Women Making Music: Peggy’s Profound Inspirations
By Peggy Ratusz
As a vocal coach, I find the most challenging thing for many singers to realize is their ability to locate, tap into and invoke their own interpretations of songs they choose to cover. Consequently, we end up talking about personal experiences as they relate, and as a way to help them connect. I invite them to observe themselves in the mirror when they rehearse at home. Learning what it feels like, what they look like and what it takes to truly allow their inner troubadour to come through while pretending the mirror is 100 faces looking back at them on stage, helps the lot of them begin to get used to and feel comfortable in their own skin. Through imagery for instance, they can at once conjure up those real-life experiences and if they allow it, veritable emotions reflect back at them. It takes practice to reveal oneself.
Another way I espouse to inspire them is by showing them my favorite live performance videos on YouTube. Ella Fitzgerald, for instance often clutched a handkerchief on stage because she perspired under the lights. The glistening of her skin adds to the uncanny depth she displays, immersing herself in the delivery of Georgia on My Mind from a concert in Sweden in 1963. From the first note, she is committed to the melancholy sentiment of this iconic tune. She even sings the wrong lyrics but we don’t care because her tone, the shear emotion, her phrasing and the runs she executes are authentic. Her aim is true. Eyes closed through most of the piece, she still draws us in with an impeccable rendition.
In November of 2007, my husband and I were watching David Letterman on our bedroom TV, as we often do before calling it a day. Propping up our pillows sitting up in bed, we had no idea the performance we were about to spectate that chilly night in late autumn would, note for note, bring on more chills of the warming kind. Mariza, a Fado singer from Portugal sung in her native language, a song from her Concerto em Lisboa release. People, it’s as stunning as anything you’ll ever hear or see and it brought us to tears. We both agreed it was the closest we’d come to the proverbial first-time at the opera. This footage I share with students is a study in fearless desire from the artist and her amazing trio of acoustic players, to unite a room.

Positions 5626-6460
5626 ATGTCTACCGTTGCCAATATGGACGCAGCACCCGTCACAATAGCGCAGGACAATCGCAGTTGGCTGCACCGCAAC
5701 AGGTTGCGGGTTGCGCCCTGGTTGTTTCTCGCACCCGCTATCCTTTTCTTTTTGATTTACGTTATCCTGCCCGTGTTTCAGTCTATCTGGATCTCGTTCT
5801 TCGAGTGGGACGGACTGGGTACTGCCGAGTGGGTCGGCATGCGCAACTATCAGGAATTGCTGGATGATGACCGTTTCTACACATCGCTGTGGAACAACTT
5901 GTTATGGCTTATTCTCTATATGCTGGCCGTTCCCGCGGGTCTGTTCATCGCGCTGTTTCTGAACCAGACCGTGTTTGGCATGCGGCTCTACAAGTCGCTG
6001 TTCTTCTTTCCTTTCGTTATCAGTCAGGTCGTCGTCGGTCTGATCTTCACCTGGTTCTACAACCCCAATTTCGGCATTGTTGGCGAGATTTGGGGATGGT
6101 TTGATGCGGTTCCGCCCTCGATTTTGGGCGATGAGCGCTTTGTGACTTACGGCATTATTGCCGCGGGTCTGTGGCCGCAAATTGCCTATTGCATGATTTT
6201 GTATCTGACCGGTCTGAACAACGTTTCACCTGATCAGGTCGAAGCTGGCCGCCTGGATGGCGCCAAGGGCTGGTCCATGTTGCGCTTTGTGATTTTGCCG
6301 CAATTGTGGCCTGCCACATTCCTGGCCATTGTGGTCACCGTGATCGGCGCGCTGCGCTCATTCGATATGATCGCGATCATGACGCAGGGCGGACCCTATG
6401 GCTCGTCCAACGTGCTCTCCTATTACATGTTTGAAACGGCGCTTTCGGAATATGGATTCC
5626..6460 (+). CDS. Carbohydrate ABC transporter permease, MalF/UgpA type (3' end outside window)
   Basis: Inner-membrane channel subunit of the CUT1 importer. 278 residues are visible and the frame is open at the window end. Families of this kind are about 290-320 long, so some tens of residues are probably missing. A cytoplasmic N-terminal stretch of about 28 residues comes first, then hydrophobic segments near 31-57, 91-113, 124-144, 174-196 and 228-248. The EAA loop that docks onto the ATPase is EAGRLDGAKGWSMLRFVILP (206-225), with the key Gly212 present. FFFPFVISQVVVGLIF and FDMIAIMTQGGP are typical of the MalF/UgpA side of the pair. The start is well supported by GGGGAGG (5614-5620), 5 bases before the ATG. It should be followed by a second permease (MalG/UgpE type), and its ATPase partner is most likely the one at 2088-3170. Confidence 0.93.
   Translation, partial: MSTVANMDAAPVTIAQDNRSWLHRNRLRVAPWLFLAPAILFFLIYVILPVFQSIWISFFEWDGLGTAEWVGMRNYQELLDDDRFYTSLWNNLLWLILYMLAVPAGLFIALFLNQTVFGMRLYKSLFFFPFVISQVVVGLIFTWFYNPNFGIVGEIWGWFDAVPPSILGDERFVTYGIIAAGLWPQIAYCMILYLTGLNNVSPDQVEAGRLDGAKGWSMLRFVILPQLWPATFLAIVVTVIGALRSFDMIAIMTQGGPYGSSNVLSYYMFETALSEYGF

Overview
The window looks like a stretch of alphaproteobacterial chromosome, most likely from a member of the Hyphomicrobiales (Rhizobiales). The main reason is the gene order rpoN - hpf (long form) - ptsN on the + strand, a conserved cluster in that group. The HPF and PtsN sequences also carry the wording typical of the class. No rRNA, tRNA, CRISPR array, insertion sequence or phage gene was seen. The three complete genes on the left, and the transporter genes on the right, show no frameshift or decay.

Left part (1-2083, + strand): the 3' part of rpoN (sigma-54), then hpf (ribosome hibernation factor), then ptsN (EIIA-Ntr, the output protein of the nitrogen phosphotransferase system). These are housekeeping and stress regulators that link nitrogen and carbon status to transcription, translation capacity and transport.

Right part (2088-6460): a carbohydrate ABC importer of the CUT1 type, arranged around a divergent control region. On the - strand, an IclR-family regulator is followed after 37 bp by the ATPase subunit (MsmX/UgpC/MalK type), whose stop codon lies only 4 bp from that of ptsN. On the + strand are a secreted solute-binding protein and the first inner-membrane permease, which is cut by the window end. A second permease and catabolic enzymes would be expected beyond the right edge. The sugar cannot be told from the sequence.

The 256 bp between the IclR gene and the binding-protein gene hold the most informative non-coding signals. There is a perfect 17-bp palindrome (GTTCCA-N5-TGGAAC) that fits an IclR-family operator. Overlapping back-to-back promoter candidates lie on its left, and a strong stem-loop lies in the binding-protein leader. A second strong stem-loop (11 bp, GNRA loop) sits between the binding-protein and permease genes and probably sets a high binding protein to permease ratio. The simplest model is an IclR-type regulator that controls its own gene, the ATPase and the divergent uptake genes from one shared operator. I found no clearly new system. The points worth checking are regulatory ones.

The Dirty Loops are a power trio from Sweden who were discovered in part on Facebook and YouTube. They twist pop music in a way that’s never been done before and their rendition of Adele’s “Rolling in the Deep” is a funked out, uniquely arranged, re-harmonized phenomenal sampling of their abilities. I show this footage to my students as a way to expose them to a band whose love for each other and commitment to their sound and vision has paid off in ways these three young souls imagined and then made real.
Like many people, I believe inspiration is really the only means to create something original or to make something familiar sound fresh and unique. Inspiration is personal while at the same time, universal in its essence. For singers who are also songwriters or aspiring songwriters, I create a playlist of songs I deem to possess potent lyrical content and where the instrumentation, arrangements and style interrelate with the message. I share my favorites with them in the hope and even with the expectation a lot of time that it’s going to absolutely inspire them! These are poignant, sultry, joyful, heart breaking, healing, humorous or celebratory songs in nature. If in the short run, the songs on the playlist don’t particularly inspire them as I hoped they would, then I’ve at least posed the question. What then, does inspire you?
Not all my inspiration for songwriting or living life comes from songs of course. I maintain a list of books, prose, single words or phrases, poems and quotes. I save links to art and photography and fashion photography, I keep a dream diary and a list of my favorite movies. Like you, my personal space is filled with knick knacks and patty whacks, scented this and that, framed stuff, handmade or hand-painted plates and vases; Colors on my bedspread and chair pillows, food in my fridgedare; all sharing space with the inspirations of my lover-roommate-husband-friend and all his knick knack and patty whacks.
Here’s a sample of songs I share and why:
Slaid Cleaves’ release Unsung, compiles 13 tracks written by largely unknown songwriters. Two of the many standouts on it are Everett, written by Steve Brooks and Lydia, written by Karen Poston. While the entire lyrical content of both are compelling, the instrumentation is equally persuasive. Everett pays tribute to the character and life of a dead, bar-stool bard: ‘Oh, Everett, he never had a square meal in thirty years, but men don’t live by bread alone, and you could find him any time, slouched up on his high chair, drinking scotch, and staring at his crotch.’